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The House of Representatives was nearly unanimous in its vote in favor a measure that would stop the National Security Agency’s bulk collection of American phone data. So basically your selfies, drunk texts and group chats are about to be safe!

At a vote of 338-88, reps on both sides of the aisle were largely in favor of the USA Freedom Act. According to New York Times, the bipartisan bill would prohibit NSA’s ability to swipe information from phones at will. Since The Patriot Act passed after 9/11, they’ve basically had the ability to collect data, track whoever or listen to whatever they want.

But the Freedom Act would not only stop them from using metadata to keep track of phone calls made by people in the United States, it would also keep intelligence agencies from using things like national security letters to get that information.

Yes, they were previously able to just write a letter and get all of your sh*t!

Reuters reports, though, the Freedom Act would allow them to access to the data in cases where someone is reasonably suspected of having ties to terrorism.

The overwhelming support could put the U.S. Senate under more pressure to pass this bill and set it up in place of the current program, which expires on June 1. However, Senate Majority Leader Mitch McConnell isn’t ready to let it go. Not looking to institute any changes, he, along with a number of other republicans, have made it known that they would much rather extend the standing provisions that were approved as part of the Patriot Act after 9/11.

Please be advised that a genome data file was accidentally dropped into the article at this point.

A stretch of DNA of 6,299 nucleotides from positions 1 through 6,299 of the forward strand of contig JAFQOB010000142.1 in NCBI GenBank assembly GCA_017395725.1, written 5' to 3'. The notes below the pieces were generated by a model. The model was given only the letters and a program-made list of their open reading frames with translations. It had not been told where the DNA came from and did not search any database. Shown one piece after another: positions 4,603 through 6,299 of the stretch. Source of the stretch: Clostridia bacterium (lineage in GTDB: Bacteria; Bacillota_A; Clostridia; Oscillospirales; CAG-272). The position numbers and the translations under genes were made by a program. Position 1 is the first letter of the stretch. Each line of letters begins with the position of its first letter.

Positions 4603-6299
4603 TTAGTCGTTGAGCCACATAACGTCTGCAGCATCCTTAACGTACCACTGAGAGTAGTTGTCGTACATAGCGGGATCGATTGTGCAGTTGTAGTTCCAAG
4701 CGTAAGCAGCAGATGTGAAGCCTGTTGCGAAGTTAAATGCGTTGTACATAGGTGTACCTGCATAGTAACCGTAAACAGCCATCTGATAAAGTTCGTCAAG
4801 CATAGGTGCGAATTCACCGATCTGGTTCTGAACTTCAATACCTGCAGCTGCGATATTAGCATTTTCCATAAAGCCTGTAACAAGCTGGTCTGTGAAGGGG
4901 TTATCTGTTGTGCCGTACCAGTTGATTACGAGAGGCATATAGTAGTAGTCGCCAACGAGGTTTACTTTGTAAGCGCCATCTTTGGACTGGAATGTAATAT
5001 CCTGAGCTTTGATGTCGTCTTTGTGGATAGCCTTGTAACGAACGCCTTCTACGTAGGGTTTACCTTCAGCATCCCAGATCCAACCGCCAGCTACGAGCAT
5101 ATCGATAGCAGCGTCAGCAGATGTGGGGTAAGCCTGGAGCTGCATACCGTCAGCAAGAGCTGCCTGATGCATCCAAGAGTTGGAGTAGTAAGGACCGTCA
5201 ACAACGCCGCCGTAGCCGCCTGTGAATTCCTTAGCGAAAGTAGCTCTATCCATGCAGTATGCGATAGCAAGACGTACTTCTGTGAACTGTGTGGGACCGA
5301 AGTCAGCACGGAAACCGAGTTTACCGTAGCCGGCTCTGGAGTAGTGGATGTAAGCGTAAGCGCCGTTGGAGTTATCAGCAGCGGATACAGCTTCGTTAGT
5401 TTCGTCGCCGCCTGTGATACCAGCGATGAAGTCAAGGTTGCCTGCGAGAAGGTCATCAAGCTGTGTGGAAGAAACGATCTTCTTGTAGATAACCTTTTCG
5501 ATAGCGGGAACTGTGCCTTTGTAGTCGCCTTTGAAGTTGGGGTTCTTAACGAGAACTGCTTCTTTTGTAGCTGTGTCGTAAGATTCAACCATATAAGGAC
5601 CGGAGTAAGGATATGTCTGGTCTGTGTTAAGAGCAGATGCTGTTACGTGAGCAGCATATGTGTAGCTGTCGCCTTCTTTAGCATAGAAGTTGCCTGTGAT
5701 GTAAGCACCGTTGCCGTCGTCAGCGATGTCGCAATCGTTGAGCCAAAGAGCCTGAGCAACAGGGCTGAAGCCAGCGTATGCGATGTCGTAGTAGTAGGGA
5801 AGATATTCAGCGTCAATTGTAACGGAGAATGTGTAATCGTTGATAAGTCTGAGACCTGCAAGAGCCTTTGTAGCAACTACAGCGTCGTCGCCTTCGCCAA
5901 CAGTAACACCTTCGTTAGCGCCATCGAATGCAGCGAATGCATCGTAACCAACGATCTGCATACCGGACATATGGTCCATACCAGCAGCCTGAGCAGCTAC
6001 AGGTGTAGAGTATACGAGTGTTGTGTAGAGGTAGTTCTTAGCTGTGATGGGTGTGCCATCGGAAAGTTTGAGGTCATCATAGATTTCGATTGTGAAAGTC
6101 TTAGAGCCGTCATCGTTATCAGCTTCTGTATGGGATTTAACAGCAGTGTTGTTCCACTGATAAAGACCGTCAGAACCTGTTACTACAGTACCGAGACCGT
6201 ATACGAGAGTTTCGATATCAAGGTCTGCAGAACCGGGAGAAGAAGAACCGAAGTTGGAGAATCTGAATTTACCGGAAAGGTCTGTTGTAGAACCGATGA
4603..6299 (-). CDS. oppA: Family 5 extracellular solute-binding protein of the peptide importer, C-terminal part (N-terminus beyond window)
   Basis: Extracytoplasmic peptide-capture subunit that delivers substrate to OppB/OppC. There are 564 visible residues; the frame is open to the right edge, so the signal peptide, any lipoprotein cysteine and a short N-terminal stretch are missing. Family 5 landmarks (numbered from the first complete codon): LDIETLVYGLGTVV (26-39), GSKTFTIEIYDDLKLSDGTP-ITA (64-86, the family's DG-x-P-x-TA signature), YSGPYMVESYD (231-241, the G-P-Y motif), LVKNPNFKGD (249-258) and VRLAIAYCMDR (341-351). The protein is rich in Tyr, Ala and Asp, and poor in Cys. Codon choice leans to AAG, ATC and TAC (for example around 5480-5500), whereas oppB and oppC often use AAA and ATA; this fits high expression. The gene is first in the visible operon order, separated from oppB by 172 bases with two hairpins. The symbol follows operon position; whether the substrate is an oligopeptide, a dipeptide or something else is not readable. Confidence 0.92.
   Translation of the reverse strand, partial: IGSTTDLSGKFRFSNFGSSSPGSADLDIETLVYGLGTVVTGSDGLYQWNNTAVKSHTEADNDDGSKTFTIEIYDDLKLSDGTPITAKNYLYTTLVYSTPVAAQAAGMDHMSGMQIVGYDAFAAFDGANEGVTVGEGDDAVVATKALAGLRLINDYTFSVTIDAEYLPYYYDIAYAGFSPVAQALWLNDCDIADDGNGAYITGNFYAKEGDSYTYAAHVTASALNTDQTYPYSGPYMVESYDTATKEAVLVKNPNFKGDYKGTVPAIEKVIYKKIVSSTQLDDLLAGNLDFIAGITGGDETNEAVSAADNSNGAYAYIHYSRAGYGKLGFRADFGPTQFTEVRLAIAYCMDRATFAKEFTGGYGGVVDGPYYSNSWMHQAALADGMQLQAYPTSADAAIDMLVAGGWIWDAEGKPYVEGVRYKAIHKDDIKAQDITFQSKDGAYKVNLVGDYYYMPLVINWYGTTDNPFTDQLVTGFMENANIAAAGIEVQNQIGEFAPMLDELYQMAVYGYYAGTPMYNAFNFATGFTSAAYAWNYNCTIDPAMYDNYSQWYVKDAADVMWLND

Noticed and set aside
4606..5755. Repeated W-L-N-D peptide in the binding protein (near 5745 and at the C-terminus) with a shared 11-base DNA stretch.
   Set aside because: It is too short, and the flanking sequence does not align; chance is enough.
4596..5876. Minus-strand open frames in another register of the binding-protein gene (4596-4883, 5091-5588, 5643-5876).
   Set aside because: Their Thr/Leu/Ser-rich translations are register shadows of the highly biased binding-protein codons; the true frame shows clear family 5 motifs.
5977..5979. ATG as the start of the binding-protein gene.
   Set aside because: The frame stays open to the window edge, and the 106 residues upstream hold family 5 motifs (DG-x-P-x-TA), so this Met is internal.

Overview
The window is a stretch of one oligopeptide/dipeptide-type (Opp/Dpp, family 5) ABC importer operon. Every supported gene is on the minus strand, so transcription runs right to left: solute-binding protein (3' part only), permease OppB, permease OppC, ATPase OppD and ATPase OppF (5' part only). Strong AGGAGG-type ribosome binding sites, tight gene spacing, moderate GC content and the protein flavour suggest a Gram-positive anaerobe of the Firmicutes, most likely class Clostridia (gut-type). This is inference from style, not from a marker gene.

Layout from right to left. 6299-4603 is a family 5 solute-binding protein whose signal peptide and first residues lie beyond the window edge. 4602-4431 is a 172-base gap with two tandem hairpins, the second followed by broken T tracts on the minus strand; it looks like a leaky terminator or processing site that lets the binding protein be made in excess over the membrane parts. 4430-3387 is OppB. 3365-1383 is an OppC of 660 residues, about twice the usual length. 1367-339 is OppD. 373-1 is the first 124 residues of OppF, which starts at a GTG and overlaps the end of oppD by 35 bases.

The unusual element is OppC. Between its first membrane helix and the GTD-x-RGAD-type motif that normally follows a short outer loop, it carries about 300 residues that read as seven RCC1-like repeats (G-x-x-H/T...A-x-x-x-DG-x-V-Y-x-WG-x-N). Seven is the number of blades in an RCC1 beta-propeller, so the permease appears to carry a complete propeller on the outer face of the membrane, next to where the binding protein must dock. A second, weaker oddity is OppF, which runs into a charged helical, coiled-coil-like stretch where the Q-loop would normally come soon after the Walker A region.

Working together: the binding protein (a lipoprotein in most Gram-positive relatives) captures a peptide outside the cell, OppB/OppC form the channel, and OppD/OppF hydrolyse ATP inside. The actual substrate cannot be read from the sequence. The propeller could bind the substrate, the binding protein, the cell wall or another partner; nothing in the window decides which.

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They will face some opposition as both Rand Paul–a republican who is running for president in 2016 election–and democrat Ron Wyden have stated that they would filibuster their push.

The Patriot Act caused a lot of people concern over their personal privacy, but many in government and the public backed it as a measure that was meant to protect the nation from future terrorist attacks. Supporters of The Freedom Act believe that the bill will satisfy both concerns.

“I think we have found an equilibrium on how to protect both security and privacy,” said Rep. Adam B. Schiff of California of the House Intelligence Committee told the Times. “These issues are not going away. I think the fact that the public is becoming much more united on how we balance these dual imperatives has ripened in a very constructive way.”

Providing that the Senate approves the new bill, The White House said that President Obama would sign The Freedom Act into law once it makes it past Congress.

In the meantime, be aware that the sexy selfie you sent your man last night technically could be accessed by the feds, any time they’d like.


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